Before starting export

What to find out before you start exporting

  1. Find out in advance if the EU has imposed export restrictions on the goods
    • Restrictions apply to, for example, the export and transit of firearms, firearm supplies, dual-use goods, objects of cultural value and ozone-depleting substances. Furthermore, there might be regional export and economic sanctions in place. You can check the up-to-date export restrictions in the Fintaric service by using the commodity code.
    • Make sure that the goods aren’t subject to export control (for instance, high technology or dual-use goods for the war industry).
    • All restrictions have their own national administrative authority and/or licensing authority (e.g. the Ministry for Foreign Affairs). Find out beforehand about the possible need for a licence and get the export licence in advance.
    • The Customs restriction manual features the most important export, import and transit restrictions that Customs supervises.
      Export restrictions
  2. Find out the restrictions imposed by the export country and those that apply to the transport of export goods
    • Good sources of information are e.g. Business Finland, the Shipping Handbook, embassies, and the Market Access database of the EU Commission, your forwarding agency as well as shipping companies and airlines or another transport operator.
  3. Check the commodity code of the goods in advance
    • The commodity code in export is an 8-digit CN-code. It determines the export restrictions, among other things. That’s why it is important to use the right commodity code.
    • The commodity codes can be found in the the Combined Nomenclature (CN) or the Taric database. Customs can also help you in determining the commodity code.
    • Only written binding tariff information (BTI) is a decision on the commodity code applied to goods that binds both Customs and the importer.
  4. Find out if the goods get exemption from customs duty or lowered tariff treatment in the destination country; this lowers the costs for the buyer
    • Countries with which the EU has mutual free trade or other preferential tariff agreements, grant reduced or zero tariff rates on products originating in the EU.
    • Find out if the country of destination is part of the contracting countries and whether the prerequisites for preferential treatment are fulfilled. Also find out which certificate of origin grants you preferential tariff treatment in the country of destination.
    • If you are exporting goods on a regular basis, apply for status as an approved exporter and/or registered exporter. This gives you more extensive authorisation to endorse proofs of origin yourself.
    • Customs certifies EUR.1 and A.TR forms when necessary.
    • Note that the general EC certificate of origin granted by the Chamber of Commerce does not entitle you to preferential treatment.
      Preferential treatment in export

Declare the goods as follows

  1. Obtain the registrations and IDs needed to submit a declaration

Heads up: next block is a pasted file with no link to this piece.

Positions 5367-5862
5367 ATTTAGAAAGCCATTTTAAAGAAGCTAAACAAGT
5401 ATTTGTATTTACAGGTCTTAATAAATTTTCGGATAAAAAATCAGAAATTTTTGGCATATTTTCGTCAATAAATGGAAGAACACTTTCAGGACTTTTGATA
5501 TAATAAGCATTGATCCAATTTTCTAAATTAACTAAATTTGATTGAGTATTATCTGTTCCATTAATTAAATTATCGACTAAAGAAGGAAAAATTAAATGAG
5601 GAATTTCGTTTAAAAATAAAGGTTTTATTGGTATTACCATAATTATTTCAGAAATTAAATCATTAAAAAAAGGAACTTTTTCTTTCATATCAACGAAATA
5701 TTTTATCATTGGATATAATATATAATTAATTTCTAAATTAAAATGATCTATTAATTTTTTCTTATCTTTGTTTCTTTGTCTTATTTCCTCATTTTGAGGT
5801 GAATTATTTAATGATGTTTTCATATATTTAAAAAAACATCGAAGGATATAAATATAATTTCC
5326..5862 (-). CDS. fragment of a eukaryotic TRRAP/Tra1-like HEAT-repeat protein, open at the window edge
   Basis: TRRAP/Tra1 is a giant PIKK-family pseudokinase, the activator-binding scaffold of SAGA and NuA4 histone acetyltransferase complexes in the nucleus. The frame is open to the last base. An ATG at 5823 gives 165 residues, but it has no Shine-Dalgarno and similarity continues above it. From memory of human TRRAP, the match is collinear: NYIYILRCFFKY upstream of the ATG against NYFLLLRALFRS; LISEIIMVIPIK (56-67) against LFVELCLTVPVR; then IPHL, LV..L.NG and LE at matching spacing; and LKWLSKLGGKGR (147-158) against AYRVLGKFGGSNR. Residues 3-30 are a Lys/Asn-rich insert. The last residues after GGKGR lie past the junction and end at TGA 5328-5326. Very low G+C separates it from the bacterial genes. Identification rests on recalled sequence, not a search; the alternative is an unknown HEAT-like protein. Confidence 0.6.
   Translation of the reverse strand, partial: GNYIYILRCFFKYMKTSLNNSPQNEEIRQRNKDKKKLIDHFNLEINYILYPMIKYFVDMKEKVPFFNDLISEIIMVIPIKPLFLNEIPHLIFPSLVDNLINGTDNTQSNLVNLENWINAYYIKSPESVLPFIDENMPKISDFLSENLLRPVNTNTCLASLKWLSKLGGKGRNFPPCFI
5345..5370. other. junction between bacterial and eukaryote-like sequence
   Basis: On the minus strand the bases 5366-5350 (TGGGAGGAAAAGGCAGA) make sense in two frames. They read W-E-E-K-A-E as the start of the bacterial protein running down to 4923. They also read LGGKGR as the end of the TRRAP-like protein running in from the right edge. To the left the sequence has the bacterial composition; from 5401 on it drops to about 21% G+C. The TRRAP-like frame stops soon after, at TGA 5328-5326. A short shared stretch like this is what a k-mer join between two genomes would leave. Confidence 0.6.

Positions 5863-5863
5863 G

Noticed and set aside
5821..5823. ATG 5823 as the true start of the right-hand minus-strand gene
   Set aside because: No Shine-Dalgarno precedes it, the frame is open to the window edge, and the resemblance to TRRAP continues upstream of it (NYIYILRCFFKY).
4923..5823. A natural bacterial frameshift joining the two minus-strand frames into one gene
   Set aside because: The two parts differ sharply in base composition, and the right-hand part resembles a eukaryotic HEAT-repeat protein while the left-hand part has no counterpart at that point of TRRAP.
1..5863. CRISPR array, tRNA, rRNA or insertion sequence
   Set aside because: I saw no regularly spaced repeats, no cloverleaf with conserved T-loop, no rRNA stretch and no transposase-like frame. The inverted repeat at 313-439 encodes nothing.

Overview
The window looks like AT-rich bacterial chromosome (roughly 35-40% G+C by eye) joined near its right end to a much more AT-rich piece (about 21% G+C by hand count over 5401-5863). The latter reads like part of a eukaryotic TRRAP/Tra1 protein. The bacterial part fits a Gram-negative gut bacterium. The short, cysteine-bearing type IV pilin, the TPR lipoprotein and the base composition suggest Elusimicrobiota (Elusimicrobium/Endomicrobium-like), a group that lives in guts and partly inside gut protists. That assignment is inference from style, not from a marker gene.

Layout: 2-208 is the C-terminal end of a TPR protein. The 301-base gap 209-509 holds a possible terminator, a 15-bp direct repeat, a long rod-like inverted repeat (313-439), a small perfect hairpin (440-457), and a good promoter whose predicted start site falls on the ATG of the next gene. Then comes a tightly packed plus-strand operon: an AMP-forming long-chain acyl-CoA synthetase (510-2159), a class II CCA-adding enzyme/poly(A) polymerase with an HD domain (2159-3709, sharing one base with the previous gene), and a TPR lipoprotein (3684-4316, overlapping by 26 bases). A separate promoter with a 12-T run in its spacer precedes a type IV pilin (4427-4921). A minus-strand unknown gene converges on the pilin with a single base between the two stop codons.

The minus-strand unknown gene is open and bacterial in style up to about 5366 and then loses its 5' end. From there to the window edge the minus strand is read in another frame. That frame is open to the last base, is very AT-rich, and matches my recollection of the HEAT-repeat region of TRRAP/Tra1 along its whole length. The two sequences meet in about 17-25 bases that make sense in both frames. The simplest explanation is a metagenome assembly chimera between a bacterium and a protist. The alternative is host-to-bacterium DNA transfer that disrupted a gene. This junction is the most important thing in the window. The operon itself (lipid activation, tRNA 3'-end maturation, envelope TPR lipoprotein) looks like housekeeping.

2. Declare your export to Customs in advance – the goods must be placed under the export procedure
    • As an exporter you are responsible for the customs clearance. You can lodge the export declaration online using our Export Declaration Service or by message (requires authorisation from Customs). You can submit the declaration yourself or use an agent.
    • Choose the right customs procedure and nature of transaction according to the purpose of use. You need a different code if the goods e.g. are exported for repairs and returned. The code list contains the codes to be used in the declaration.
    • Submit your export declaration well before sending the export goods, i.e. no later than when loading the goods into the means of transport.
    • In certain cases, you do not have to submit an electronic export declaration.
  3. Loading can begin when Customs has approved the export declaration
    • The goods have to be available for customs inspection at the location mentioned in the export declaration. The transport can begin when Customs has sent the decision on release and the export accompanying document, i.e. the EAD. The EAD is a reference (MRN) which specifies the export. The carrier needs the MRN to finalise the export at the place of exit.
    • When the goods have left the EU territory and the freight carrier has given Customs the required documents, Customs certifies the export. You receive a decision on release with certification of exit confirmed by Customs; this also verifies a sale free from value added tax.
  4. You can request a corrections or invalidation if something goes wrong or if, for instance, the export is cancelled
    •  If you notice that an error has been made when clearing your consignment through customs, you can file a claim for revision. Find out the prerequisites for an appeal.
    • The appeal must be lodged as soon as you notice the error. The request must be made within a year from the date the original declaration was received by Customs. The request for appeal is made electronically with an appeal message or by using an electronic form.
    • You can apply for invalidation in certain circumstances, for example if the goods in the export consignment will not be exported from the EU territory.
      Amendment, correcting and invalidation of export declarations

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